Third-person accounts mirror closely the patterns described above. The chief difference between the first and third-person accounts is the level of authority accorded an “objective” third-person narrator, who is, presumably, not as emotionally involved in the subject matter as the victim or perpetrator. These accounts include biographies, journalism, polemics, and “as-told-to” narratives. Claims to objectivity vary—some accounts are by intimates or family members with clear interests in the the story; others are by persons with distinct political agendas. Like first-person narratives, these accounts must be read in context, and each one must be understood to be the product of a particular set of political, economic, and social pressures.

Theoretical and analytical literature exceeds first-person narratives in both volume and scope, but it is so varied and diffuse as to be difficult to describe either quickly or neatly. It, too, deals with the subject areas discussed in the first section, though it is less concerned with describing particular incidents of violence than it is with providing a methodological framework for understanding violence. Social sciences literature on violence is extensive, particularly in psychology and sociology. Literature in the field of psychology tends to focus on the violent impulses of individuals, describing motivations and effects. Literature in sociology focuses on the social patterns and institutions in which violence takes place. Philosophical and theological writing on violence deals with the intersection between the individual and society. Descriptions of violence in historical literature tend to take the form of narrative, or a chain of cause and effect. In the past two decades a great deal of interdisciplinary work on violence has been generated, particularly in the areas of feminist theory and Cultural Studies. These recent works combine various traditional disciplinary perspectives to generate new insights on violence, representation, and society, and have resulted in a new understanding of previously misunderstood phenomena such as Post-Traumatic Stress Disorder, the Stockholm Syndrome, and other responses to violence.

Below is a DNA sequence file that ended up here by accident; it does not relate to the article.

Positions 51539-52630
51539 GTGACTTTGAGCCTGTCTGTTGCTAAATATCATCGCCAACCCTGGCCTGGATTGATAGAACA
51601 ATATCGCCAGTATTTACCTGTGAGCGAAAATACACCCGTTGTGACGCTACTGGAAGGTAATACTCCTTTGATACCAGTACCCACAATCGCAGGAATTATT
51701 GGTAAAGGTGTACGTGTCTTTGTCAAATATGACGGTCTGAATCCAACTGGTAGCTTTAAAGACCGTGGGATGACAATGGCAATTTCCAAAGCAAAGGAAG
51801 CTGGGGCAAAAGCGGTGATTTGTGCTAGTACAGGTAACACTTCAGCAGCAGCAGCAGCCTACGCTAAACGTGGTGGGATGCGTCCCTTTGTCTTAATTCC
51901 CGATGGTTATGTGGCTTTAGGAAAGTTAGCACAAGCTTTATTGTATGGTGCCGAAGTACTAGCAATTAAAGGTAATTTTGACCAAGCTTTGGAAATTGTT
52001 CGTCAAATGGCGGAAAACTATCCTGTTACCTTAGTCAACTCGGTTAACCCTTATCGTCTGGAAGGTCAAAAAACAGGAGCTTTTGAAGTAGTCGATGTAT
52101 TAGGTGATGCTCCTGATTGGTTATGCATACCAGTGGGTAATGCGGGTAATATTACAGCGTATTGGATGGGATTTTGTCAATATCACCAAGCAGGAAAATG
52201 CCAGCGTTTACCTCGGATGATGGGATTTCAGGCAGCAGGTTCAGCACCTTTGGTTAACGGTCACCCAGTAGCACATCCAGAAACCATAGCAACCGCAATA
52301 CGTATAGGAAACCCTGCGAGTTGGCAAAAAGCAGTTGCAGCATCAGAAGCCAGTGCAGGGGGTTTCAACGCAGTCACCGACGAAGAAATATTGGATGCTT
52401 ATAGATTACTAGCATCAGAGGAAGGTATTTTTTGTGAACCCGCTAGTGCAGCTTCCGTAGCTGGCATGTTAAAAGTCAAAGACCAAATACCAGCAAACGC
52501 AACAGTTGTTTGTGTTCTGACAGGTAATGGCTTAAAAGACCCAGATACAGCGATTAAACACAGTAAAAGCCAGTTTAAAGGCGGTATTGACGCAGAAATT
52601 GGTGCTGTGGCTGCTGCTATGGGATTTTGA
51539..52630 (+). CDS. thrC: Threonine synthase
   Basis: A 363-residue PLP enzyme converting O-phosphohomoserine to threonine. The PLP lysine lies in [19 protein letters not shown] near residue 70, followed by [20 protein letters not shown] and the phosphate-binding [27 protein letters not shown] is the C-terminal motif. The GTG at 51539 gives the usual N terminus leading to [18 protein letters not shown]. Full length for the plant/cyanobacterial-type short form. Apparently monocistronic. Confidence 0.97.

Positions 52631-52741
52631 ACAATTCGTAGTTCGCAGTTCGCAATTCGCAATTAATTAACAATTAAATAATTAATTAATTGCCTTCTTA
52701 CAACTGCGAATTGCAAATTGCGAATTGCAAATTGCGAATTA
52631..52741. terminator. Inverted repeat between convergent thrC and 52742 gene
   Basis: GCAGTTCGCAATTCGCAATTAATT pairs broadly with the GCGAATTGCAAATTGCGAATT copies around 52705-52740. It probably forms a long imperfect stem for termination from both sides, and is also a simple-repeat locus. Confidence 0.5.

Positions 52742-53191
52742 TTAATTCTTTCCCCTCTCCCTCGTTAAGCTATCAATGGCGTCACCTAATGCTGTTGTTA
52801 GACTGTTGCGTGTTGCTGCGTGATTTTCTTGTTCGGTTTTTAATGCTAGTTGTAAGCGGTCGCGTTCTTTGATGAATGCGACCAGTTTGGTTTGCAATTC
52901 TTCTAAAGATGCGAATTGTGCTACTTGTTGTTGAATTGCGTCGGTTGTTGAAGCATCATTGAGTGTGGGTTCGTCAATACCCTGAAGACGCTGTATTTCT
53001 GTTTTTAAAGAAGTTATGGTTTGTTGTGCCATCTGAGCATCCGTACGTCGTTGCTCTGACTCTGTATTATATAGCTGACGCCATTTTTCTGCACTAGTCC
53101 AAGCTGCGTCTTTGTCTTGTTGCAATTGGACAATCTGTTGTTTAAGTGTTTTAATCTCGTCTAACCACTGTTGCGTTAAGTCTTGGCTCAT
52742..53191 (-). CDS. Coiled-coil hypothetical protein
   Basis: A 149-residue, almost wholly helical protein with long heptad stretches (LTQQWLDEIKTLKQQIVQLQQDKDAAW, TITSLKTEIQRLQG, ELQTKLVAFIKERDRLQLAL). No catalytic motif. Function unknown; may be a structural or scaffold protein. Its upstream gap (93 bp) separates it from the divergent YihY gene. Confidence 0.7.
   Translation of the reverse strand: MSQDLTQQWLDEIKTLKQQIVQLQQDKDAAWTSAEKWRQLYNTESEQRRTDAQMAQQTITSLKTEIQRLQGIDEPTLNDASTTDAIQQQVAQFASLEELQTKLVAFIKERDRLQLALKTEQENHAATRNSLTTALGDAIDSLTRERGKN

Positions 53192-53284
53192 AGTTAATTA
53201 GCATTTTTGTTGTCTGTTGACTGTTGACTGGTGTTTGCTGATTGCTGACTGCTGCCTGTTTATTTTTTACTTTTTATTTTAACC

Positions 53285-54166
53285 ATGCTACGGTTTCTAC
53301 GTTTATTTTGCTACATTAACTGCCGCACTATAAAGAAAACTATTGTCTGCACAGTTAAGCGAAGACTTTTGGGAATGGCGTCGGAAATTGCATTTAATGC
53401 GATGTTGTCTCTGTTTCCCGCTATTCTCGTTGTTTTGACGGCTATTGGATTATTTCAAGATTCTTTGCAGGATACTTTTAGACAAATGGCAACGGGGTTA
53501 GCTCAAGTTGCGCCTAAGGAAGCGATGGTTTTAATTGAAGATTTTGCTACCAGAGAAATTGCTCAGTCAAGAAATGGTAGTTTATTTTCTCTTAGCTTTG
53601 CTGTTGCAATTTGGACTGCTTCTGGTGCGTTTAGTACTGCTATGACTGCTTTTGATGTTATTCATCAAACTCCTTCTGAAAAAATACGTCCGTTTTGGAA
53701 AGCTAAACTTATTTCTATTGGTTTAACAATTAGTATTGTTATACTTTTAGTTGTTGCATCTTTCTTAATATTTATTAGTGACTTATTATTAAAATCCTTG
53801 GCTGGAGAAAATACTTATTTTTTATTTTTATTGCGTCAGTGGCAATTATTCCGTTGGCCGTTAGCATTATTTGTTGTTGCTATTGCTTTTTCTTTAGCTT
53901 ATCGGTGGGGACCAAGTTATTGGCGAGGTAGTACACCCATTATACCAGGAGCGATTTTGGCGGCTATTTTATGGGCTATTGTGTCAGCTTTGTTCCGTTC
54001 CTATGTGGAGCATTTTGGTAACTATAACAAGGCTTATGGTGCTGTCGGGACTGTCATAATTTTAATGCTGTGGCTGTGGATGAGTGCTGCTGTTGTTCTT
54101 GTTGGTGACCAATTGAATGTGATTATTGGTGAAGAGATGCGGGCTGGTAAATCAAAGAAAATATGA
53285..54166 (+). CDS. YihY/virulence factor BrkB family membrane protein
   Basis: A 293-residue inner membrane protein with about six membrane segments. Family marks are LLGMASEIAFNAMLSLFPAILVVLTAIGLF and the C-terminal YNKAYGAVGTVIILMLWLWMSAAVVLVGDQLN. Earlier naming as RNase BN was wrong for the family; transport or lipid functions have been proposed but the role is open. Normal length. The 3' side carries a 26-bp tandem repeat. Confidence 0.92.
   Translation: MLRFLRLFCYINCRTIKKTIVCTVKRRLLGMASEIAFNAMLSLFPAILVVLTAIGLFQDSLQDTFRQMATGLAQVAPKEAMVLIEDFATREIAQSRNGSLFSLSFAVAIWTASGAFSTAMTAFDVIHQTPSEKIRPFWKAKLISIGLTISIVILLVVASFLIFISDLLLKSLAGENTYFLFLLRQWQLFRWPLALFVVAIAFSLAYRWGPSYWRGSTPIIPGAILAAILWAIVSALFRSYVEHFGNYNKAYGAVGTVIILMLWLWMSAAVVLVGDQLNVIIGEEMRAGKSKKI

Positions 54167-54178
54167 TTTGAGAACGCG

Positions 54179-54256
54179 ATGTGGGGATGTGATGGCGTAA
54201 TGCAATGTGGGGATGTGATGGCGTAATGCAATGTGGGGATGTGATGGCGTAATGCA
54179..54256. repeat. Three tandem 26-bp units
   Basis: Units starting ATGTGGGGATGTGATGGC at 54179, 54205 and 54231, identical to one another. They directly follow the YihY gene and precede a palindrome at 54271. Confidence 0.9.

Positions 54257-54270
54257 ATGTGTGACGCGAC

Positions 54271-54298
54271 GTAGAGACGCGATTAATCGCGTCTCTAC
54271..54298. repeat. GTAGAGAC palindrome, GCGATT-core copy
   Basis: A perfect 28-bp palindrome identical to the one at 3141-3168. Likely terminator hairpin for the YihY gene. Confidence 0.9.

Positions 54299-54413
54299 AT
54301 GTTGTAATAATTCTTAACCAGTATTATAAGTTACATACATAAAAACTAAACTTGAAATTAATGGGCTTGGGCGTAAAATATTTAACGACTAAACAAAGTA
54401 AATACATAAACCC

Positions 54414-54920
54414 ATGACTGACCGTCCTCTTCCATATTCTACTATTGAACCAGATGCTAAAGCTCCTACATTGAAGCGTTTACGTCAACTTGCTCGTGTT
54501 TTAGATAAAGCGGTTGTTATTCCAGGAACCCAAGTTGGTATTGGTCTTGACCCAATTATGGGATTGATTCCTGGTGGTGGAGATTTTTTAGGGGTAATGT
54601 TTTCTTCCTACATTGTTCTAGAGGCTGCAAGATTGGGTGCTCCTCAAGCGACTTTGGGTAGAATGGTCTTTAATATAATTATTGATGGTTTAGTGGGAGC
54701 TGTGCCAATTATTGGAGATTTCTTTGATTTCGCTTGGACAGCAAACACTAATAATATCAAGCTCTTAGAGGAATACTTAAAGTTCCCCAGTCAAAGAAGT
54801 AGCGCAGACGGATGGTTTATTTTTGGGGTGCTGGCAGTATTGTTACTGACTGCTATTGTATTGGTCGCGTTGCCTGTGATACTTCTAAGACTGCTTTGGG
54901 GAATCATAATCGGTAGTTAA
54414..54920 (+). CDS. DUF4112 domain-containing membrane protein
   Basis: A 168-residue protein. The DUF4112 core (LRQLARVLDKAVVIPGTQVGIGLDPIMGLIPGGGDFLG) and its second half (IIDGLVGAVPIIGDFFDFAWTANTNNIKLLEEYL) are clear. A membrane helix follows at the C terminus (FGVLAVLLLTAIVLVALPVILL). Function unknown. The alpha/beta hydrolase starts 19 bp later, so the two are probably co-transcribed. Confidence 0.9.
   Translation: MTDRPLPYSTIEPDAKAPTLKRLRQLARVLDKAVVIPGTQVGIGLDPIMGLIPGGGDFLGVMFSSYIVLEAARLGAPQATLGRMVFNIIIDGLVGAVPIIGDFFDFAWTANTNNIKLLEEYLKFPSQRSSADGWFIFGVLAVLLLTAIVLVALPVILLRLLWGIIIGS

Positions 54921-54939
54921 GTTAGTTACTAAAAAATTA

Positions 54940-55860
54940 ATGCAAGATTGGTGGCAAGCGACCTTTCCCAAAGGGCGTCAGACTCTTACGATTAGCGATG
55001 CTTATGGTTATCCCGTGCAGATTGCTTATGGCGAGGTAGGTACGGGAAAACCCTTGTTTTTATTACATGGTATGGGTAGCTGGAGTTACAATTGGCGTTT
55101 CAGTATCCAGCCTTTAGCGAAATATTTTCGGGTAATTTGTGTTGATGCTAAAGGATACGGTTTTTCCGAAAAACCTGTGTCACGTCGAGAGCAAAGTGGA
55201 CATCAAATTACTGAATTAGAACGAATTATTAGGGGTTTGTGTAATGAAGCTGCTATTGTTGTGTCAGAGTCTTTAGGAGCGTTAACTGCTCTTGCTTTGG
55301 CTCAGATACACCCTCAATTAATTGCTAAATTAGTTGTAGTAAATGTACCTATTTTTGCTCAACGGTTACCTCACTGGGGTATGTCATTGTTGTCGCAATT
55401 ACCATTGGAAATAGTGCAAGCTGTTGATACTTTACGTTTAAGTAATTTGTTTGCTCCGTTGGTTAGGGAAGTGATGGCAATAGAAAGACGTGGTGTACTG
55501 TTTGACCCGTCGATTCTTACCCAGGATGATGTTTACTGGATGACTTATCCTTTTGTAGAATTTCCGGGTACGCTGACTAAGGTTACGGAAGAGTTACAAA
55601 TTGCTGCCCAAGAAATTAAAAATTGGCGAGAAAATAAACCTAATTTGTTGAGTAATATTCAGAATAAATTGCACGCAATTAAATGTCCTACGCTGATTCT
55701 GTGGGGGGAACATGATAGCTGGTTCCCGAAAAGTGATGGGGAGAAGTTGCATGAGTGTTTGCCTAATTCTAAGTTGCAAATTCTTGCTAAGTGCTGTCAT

The fourth sub-category is comprised of those documents generated by officers of the state or other social institutions. The taking of confessions is a practice which predates the formation of the republic, and we have on record many thousands of confessions of convicted criminals, ranging from “witches” to murderers. Trial records also contain verbatim transcripts of the descriptions of violence told within the framework of the justice system, both military and civilian. Though usually protected by privacy law, there also exist hundreds of thousands of case histories compiled by psychotherapists and other mental health practicioners in the course of their duties, as well as reports by medical doctors documenting that their patients were the victims of violent assault.

The category of nonfiction prose representations of violence is wide, indeed, and this article is merely intended to provide you with a broad introduction to the subject.


  • Armstrong, Nancy and Leonard Tennenhouse, The Violence of Representation: Literature and the History of Violence. New York: Routledge Kegan and Paul, 1989.
  • Brass, Paul R., Theft of an Idol: Text and Context in the Representation of Violence. New Jersey: Princeton, University Press, 1997
  • Tal, Kali, Worlds of Hurt: Reading the Literatures of Trauma. New York: Cambridge University Press, 1996.